Abstract 2070: Where do Delays Occur in STEMI Patients Transferred for Primary Percutaneous Coronary Intervention?
INTRODUCTION: Recent trials have demonstrated that STEMI patients (pts) benefit from transfer for primary PCI compared to fibrinolysis. AHA/ACC guidelines recommend a door-to-balloon time of 90 minutes for STEMI pts receiving primary PCI. NRMI data indicate only 4% are treated < 90 minutes, and only 16% < 120 minutes. The reasons for delay have not been well studied.
METHODS: We developed a program for rapid transfer of STEMI pts for primary PCI. Detailed time data are recorded, with the 90 minute goal being broken down into three 30 minute segments: in-door out-door at the community hospital, transfer, and door-to-balloon at the PCI center. A specific reason for delay is recorded for each time segment if the delay is > 30 minutes. No pts are excluded from analysis, including cardiogenic shock, out of hospital cardiac arrest, and non-diagnostic initial EKG.
RESULTS: From 3/03 to 3/06, 471 pts were transferred from hospitals up to 60 miles away for primary PCI. Median times and percent at goal for each segment are reported in the Table⇓. Delays in the community hospital (in door 1-out door 1) were related to transport (40%), ED physician related delays (23.5%), diagnostic dilemmas (17%), non-diagnostic initial EKGs (12.4%), cardiac arrest (5.3%), and cardiogenic shock (1.8%). Delays during transfer were weather (62.5%) or traffic (37.5%) related. Delays at the PCI center (door-to-balloon) were due to complex procedures (71.8%), cath lab team delays (20.5%), diagnostic dilemmas (5.1%) or cardiac arrest (2.6%).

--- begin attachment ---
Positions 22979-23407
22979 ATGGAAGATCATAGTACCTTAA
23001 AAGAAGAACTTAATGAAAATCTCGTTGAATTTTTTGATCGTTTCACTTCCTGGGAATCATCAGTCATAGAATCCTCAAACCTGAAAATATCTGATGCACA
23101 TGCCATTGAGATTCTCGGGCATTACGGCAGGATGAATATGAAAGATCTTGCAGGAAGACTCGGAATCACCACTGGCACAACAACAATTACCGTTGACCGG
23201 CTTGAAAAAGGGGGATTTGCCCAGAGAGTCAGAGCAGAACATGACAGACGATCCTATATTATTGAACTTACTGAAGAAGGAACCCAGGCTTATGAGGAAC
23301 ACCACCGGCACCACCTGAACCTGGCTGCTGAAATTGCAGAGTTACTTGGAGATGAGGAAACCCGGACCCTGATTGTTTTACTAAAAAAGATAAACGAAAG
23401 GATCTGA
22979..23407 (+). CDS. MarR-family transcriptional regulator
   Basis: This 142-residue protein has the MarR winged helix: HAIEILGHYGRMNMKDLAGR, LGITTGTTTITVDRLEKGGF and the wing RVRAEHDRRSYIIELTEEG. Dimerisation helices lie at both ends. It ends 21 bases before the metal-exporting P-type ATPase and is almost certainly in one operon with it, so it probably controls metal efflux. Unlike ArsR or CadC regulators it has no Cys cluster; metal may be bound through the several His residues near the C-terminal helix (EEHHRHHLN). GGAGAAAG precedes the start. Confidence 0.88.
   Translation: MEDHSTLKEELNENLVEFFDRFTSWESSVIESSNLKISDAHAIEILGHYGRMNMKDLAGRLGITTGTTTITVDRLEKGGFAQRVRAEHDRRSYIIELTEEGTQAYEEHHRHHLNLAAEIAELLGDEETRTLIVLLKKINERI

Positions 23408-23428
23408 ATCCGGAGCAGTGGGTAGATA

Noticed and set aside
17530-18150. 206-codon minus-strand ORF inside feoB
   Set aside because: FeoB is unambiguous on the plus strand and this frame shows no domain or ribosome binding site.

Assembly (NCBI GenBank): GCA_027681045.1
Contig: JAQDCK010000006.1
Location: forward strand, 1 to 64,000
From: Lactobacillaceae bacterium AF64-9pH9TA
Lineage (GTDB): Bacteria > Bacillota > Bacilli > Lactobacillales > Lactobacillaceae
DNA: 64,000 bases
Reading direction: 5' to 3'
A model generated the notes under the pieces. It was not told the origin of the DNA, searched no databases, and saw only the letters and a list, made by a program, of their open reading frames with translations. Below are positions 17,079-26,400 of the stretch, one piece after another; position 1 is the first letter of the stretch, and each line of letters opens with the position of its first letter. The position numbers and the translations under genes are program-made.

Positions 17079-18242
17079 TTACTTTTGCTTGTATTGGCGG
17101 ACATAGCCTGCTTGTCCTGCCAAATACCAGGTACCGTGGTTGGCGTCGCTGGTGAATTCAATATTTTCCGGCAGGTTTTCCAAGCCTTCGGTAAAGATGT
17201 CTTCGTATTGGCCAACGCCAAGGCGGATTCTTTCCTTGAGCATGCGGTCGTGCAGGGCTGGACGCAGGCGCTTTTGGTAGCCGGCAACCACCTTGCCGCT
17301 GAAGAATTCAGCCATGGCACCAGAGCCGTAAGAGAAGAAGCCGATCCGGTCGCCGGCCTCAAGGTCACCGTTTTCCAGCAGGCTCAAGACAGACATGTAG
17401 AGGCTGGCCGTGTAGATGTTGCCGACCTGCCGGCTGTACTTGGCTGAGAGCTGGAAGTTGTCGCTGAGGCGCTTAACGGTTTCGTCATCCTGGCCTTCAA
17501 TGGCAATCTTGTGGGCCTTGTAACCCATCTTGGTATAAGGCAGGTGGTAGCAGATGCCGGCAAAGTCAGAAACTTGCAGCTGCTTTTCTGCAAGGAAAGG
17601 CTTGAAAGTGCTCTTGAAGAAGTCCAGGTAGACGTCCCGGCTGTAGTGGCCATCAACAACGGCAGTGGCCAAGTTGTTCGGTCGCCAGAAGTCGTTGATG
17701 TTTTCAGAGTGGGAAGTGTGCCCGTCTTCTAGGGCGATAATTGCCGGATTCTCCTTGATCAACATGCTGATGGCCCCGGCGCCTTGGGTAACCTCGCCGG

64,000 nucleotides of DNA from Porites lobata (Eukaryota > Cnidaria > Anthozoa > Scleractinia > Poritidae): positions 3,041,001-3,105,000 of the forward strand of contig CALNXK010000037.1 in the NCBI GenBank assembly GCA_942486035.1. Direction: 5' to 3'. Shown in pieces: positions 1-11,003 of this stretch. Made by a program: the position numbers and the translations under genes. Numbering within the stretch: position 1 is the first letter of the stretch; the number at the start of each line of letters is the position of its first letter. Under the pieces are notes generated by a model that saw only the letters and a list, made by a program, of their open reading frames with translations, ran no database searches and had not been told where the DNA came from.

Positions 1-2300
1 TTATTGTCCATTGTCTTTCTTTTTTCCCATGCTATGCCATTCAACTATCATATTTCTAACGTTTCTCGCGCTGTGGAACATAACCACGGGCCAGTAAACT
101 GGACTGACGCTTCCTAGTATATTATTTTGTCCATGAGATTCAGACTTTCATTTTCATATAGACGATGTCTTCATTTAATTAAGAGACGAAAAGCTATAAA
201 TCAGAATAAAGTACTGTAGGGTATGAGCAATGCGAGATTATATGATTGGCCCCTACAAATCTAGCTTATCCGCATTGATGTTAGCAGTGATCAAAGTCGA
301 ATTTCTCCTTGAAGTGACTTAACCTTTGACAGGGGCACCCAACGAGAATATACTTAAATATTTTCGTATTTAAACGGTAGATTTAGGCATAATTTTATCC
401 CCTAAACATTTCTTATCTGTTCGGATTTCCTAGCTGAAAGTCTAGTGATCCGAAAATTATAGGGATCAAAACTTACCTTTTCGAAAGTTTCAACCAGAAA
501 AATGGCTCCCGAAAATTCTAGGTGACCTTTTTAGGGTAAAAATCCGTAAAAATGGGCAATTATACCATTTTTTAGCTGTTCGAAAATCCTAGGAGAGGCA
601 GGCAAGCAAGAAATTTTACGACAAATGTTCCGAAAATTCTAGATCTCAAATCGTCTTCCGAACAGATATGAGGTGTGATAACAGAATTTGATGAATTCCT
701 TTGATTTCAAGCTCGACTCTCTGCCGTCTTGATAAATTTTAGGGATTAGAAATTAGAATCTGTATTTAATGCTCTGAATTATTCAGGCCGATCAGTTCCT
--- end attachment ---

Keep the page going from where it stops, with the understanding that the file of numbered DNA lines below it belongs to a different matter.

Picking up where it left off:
Conclusion: A standardized, organized transfer system significantly improves door-to-balloon times, with 81% of pts treated in < 120 min compared to the 16% < 120 min reported in NRMI. However, delays still occur. The most common reasons are waiting for transport and diagnostic dilemmas at the community hospital, weather and traffic during transfer, and complex procedures at the PCI hospital.